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RSA: maximizing customer harm
By Scott Bradner
news of the major breach at RSA broke about two months ago.
)At the time I complained that the company was not being all that up front in
telling its customers what the breach might mean to them. (see Ensuring
mistrust http://www.networkworld.com/columnists/2011/032811bradner.html) Now we hear that the break in at the
giant defense contractor Lockheed Martin may be an example of the fallout of
the RSA breach. (see RSA tokens
may be behind major network security problems at Lockheed Martin -
) But, you would still be hard pressed to find any useful information on the
RSA website (http://www.rsa.com).
The only thing on the front page that seems to be related is a "new
security brief" on " Mobilizing Intelligent Security Operations for
Advanced Persistent Threats"
which seems to be a bit of a 'try to make money from what we did wrong'
real did happen at RSA, judging from the report in the Wall Street Journal that
RSA is providing tens of thousands of free replacement SecureID tokens to Lockheed.
you look hard enough on the RSA website you can find the April Fools Day blog
posting on the attack
of an Attack http://blogs.rsa.com/rivner/anatomy-of-an-attack/). But RSA does not make it easy to find
any anything relevant. This is
hardly the way that I would want a major security vendor to act. As I write this, the Bloomburg cable TV
channel is speculating on the likelihood that the Lockheed breach was, indeed,
a result of the RSA breach.
Not good press for RSA, made far worse, in my opinion, by RSA's refusal to come
press reports, RSA seems to be justifying their refusal to provide key
information - like what was actually stolen - on the assumption that it would
make things worse for their customers.
That seems like a totally bogus rationale - hey RSA, it looks like the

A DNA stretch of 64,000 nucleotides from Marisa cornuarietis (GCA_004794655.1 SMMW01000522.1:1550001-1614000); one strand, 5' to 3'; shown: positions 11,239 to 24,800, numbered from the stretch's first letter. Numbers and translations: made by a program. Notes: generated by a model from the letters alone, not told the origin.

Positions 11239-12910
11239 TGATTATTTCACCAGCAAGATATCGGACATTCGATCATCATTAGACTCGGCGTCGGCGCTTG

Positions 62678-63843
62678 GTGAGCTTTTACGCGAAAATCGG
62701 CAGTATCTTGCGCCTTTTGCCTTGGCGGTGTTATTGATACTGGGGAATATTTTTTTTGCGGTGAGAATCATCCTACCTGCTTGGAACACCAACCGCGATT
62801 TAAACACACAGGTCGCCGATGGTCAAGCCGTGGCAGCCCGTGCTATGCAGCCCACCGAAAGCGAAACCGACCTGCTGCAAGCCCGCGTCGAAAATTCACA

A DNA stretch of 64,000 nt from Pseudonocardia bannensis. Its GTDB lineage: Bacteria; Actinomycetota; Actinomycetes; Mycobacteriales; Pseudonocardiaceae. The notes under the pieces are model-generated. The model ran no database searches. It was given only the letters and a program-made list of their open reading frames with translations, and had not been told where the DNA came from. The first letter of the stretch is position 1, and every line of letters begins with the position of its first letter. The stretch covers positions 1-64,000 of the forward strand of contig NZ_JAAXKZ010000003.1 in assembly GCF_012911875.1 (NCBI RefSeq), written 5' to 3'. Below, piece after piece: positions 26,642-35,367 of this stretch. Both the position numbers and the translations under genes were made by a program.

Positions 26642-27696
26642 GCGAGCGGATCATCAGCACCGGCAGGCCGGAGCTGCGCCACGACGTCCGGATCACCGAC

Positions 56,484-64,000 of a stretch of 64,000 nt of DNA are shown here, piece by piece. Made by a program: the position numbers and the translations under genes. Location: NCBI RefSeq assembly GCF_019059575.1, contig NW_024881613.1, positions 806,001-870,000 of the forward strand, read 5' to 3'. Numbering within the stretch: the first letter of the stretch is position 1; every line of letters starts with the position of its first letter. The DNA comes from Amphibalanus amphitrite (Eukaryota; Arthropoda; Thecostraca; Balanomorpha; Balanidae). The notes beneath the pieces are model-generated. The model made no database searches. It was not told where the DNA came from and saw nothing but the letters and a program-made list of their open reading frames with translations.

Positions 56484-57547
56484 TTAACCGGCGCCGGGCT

bad guys that took the info know what they got - the main people in the dark
are the people that spent the big bucks on your products, you are not telling
them how deep the do-do is. You
are also not saying that you will change the design of your products to make
this type of breach unimportant in the future.
What should you do if your company gets hacked in a way that
will impact your customers? A lot
of companies just want the problem to go away and do not want to shine any
light on the situation because it could show that the company does not know
what it is doing in the area of security.
The 'nothing to see here, move along' approach is harder now that most states
require customer notification in the case of breaches that involve specific
types of information, but some companies still try to follow that path.
A far better path to ensure long-term customer trust is to
provide all the information that will not actually harm the customers as you
can. Put a obvious link on
your home page that customers can use to find out your side of the story and
leave the link there until the threat is gone - i.e., do not follow RSA's lead.
disclaimer: Harvard is more of a leader than a follower but
has not expressed any opinion on the RSA path so the above advice is my own.